PROPERTY FROM THE ESTATE OF THEO WOLVECAMP (1925-1992)
Theo Wolvecamp was born as the first son of a tailor in Hengelo. As a
small boy he was already fascinated by nature, which is reflected in
his work in abstract form. During the war he started to draw, inspired by the Flemish and German expressionists, especially by Jacoba van Heemskerck's symbolic transmissions of nature. From 1945 to 1947 Wolvecamp attended the "Kunstoefening Academy" in Arnhem, after which he settled in Amsterdam to take up his own abstract expressionist style, inspired by Miro and Kandinsky; thin black lines on red, yellow or blue spots on a light background.
In 1948 Wolvecamp founded together with Appel, Constant and Corneille the "Nederlandse Experimentele Groep". In the same year Wolvecamp joined with his friends from the "Experimentele Groep" the international Cobra-group. Wolvecamp's work was symbolistic and the most abstract of the Dutch Cobra members. He worked in a surrealistic manner: "I start with a spot of colour, with the matter; I don't know where I'm going. I improvise, and under the automatic act of painting I begin to feel free." (E. Wingen, Wolvecamp, Venlo 1990, cit.p. 46).
In 1950 Wolvecamp travelled to Bretagne and became interested in the religious symbolic work of Gauguin, characterized by "Sythésism", bright colours framed in black lines. This style returns in Wolvecamp's later work.
A grant enabled him in 1953 to stay in Paris where he joined his Cobra-friends. Wolvecamp felt lost and depressed, so he returned to the countryside and in particular to his birthplace Hengelo. During the following two years Wolvecamp produced somber paintings; heavy black turbulent lines without any colour, thick paste-like layers of paint. In that way he expressed his struggle with the matter and appeared as a precursor to the "Informele Groep".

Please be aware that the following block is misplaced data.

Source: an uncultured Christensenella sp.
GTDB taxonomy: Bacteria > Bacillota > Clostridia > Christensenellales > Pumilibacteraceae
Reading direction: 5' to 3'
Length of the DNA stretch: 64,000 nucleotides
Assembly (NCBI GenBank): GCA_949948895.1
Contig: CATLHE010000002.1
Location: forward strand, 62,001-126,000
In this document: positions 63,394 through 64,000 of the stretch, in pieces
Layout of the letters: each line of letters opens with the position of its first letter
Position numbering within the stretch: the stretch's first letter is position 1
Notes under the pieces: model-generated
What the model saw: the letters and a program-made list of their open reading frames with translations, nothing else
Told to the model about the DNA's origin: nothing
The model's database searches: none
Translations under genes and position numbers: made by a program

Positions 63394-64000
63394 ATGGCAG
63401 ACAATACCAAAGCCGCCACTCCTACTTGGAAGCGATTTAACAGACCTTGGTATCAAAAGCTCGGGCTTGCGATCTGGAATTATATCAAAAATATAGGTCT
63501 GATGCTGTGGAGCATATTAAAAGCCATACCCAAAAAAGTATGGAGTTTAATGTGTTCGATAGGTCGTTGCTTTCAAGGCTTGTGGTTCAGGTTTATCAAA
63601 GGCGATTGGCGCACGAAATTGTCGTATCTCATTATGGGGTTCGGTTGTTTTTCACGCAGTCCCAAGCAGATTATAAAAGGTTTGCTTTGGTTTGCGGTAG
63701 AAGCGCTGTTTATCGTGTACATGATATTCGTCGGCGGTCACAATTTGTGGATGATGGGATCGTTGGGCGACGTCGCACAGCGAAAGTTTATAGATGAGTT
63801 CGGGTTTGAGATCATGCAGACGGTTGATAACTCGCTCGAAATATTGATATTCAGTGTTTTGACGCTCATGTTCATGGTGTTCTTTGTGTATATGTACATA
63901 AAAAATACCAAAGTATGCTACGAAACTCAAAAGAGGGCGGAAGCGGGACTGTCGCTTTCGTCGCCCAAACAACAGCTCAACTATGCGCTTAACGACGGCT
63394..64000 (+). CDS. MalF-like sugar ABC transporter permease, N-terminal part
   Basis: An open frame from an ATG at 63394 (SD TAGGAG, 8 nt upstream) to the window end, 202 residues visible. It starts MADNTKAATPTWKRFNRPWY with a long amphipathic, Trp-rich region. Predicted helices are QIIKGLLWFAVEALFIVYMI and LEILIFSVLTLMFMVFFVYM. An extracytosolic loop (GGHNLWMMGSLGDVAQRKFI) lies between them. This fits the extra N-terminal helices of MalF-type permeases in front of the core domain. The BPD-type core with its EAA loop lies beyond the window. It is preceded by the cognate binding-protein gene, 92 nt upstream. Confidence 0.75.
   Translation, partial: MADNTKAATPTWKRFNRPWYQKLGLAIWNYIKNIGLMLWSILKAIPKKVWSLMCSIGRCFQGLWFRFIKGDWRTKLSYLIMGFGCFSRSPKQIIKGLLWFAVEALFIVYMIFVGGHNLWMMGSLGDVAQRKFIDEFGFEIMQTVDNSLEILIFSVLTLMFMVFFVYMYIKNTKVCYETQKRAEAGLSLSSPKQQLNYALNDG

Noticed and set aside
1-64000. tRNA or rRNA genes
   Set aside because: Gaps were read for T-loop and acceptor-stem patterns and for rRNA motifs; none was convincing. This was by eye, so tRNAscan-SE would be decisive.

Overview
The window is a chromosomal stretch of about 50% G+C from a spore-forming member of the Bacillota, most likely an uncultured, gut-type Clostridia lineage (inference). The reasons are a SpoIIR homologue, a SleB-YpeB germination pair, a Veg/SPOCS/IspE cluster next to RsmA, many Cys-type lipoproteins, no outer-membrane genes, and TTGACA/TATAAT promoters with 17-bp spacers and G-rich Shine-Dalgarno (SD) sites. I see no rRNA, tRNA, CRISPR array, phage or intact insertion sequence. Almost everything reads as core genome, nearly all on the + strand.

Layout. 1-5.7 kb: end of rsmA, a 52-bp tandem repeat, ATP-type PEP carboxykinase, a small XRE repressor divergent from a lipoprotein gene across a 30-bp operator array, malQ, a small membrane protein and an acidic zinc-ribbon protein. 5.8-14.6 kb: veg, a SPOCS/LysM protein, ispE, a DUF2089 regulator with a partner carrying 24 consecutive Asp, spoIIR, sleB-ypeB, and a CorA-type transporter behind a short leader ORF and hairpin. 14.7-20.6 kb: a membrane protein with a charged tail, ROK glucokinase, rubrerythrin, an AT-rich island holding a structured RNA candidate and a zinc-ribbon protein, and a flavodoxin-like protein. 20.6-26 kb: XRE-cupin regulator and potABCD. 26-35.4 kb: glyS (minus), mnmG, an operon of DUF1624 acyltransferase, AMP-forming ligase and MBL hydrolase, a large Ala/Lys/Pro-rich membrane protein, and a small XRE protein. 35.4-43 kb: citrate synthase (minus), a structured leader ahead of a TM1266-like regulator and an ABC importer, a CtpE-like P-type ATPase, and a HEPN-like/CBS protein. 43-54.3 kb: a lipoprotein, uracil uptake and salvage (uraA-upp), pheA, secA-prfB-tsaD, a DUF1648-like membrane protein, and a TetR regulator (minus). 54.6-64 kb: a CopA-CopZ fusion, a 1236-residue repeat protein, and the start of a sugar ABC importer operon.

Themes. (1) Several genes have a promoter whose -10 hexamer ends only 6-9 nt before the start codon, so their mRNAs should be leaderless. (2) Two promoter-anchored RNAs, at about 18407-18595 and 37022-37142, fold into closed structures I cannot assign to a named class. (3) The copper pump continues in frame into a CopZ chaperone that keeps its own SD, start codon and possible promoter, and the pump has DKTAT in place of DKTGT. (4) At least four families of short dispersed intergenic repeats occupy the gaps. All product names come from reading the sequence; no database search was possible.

Motivated by his friend Appel, Wolvecamp gradually worked with more bright colours between his whirling black lines. His experimenting with different styles culminated in a spiritual Gorky-like style, in which form is more apparent. He said he had regained his balance again and used burning colours in thin transparant paint. Later on in the 60's his organic 'landscape' style changed into a style referring to the abstractions of Soulages, Schneider and Kline. In these spacious compositions, strong broad brush strokes appear in black lacquer on a light foundation of mixed white, yellow and blue.
Eventually Wolvecamp returned to his organic compositions with the ever whirling black lines, but now mature, more spacial and balanced.
Wolvecamp led a secluded life; he never promoted himself as the other Cobra members did. He painted with more difficulty, more stubbornness than his colleagues. For Wolvecamp a painting was hardly ever finished. He destroyed works if they did not fit his standards. This explains his small but exclusive oeuvre.
Wolvecamp's work can be found in several important national and international collections and museums in Holland, Germany, Denmark and U.S.A.
His estate consists of a collection of 48 paintings and various drawings, sketchbooks and prints.
Theo Wolvecamp (1925-1992)
Theo Wolvecamp (1925-1992)
with studio stamp on the reverse, oil on canvas
110 x 80 cm